Just a heads up - this episode features a personal story of mental health. If this brings up distressing feelings for you, please contact the Beyond Blue Support Service.
I had to pull the car over and I was hysterical just sobbing and I called my mom and I said, I would rather die than go on this date. I just couldcl not see a way through it.
Welcome to Not Alone, incredible stories from everyday Australians talking about their mental health to help you with yours. This episode is about what it's like to manage your anxiety in the dating scene.
Amy grew up in a small town in country Victoria. She liked school got involved in extracurricular activities like calisthenics, and always dreamed of having a family one day. But as she got to the end of her high school years, she began to struggle with the social side of things.
Nerves around dating, are something almost everyone can relate to. For Amy, however, it was overwhelming dread. And for many years, it stopped her from even trying to form a relationship. Now in her 30s, Amy reflects on her early dating experiences. This interview was done remotely.
I guess my experience with anxiety started when I was quite young, all through high school and into my early 20s. But it wasn't until in my early 20s that I was officially diagnosed with anxiety and with depression as well.
When I'm reflecting on early experiences of dating or relationships, and what that looked like, I grew up in a small rural town and we had school socials. I was on the student rep council so was always involved in organizing the socials, loved looking at the advertising and ticketing and all those kinds of things, but when it came to actually going, I hated it. I liked being able to, you know, go to a friend's place beforehand, get dressed up, but then when it got to actually going, that's when I would get quite nervous and quite anxious.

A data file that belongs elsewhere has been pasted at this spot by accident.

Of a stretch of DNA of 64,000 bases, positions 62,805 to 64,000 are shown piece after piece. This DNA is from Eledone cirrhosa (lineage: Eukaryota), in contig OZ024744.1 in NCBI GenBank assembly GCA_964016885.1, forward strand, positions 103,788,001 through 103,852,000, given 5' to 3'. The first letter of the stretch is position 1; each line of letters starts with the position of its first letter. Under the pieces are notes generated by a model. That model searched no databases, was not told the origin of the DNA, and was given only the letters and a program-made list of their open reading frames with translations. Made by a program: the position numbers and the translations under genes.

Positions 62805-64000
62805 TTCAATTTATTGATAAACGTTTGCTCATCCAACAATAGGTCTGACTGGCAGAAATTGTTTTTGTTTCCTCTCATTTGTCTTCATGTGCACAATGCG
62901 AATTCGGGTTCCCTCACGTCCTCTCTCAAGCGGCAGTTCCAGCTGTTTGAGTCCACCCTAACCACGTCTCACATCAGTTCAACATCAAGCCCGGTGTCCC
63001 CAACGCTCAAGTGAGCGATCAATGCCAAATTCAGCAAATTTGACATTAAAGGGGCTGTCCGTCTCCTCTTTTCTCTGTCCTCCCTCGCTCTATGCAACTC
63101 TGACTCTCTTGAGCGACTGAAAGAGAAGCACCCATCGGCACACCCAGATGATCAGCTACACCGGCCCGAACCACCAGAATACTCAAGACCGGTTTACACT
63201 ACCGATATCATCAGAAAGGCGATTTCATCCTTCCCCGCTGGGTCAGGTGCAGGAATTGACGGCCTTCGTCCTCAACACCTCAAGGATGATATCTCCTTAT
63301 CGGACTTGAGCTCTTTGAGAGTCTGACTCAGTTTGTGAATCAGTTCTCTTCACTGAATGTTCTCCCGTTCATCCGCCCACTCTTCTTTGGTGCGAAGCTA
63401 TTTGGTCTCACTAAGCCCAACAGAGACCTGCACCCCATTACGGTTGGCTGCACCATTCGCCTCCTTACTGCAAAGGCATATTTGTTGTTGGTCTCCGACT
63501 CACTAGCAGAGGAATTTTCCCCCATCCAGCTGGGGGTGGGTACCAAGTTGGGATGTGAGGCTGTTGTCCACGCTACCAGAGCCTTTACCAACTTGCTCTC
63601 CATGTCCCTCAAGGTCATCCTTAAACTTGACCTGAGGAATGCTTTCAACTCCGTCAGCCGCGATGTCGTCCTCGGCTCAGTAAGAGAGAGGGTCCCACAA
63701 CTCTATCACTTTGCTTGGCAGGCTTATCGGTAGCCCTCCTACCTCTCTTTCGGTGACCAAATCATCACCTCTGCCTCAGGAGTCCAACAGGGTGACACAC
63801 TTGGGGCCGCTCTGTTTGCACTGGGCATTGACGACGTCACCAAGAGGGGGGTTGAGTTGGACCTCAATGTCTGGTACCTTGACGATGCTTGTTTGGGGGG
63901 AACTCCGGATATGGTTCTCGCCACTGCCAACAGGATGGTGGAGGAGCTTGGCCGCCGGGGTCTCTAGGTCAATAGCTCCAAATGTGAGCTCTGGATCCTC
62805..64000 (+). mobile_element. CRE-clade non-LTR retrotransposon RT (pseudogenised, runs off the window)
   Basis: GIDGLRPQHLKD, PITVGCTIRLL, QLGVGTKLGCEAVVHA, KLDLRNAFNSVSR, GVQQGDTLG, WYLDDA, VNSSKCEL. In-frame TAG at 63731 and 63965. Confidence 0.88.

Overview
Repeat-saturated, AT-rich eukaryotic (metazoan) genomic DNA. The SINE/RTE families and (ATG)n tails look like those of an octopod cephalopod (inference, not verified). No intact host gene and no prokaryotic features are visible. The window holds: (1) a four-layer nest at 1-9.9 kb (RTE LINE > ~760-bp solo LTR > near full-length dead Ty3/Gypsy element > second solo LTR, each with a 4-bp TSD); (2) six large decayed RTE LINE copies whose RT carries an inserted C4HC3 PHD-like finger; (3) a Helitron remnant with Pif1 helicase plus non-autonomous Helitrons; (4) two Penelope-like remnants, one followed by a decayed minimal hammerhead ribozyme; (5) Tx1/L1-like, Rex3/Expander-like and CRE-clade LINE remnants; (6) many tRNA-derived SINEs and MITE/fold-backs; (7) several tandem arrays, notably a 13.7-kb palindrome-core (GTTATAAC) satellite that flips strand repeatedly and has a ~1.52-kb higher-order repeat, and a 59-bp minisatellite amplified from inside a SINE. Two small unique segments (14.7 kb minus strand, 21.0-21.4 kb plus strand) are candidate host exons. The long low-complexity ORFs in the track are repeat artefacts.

Amy wasn't worried about no one wanting to dance with her. In fact, it was quite the opposite.
I'd get to those events, and you'd hear that such and such wants to dance with you at the social. And that would just make me feel sick, because the idea of that just made me so anxious. So I would say that in those early days of school, any inkling that I got that a boy was interested in me was not met with excitement, it was met with just feeling physically sick, because I didn't know how to manage it, or how to deal with it.
Instead of thinking, 'Oh, that's great, you know, I'll see if I can dance with him at the social' or whatever that might have been, I would just spend the night avoiding them because I didn't want to have to deal with it. Because that was terrifying. That kind of continued as I got older, you know, people friends would say to me, "oh, you know such and such, really likes you or is interested in you," and I would just go "no, they're not". I didn't want to have to think too much about and it was easier just to avoid the whole thing.
And so, Amy did avoid those situations. But as she came to realize over time, avoiding them only gave them more weight in her head.
All of those milestones seem more and more ridiculous for your age in your own head. So, you know, I was in my early to mid 20s and I hadn't even kissed a boy. As I got older it was well I haven't had sex yet. The more you go on, the more you think, 'Oh, well I can't do it now because they'll know I haven't done it before. I'll be so terrible at it and I'll just look ridiculous.'
And that creates more anxiety you know, everyone will find out everyone will talk about me and that was a big part of my anxiety as it was, was worrying what everybody thought about me.
My first experience was after I'd been on like a youth leadership kind of camp and one of the guys that I've met there got in touch with me afterwards and said, "you know it was lovely meeting you" - we'd really hit it off - and he wanted to go on a date. And I was beside myself. I was living in Stawell at the time. And we decided to meet in Ballarat.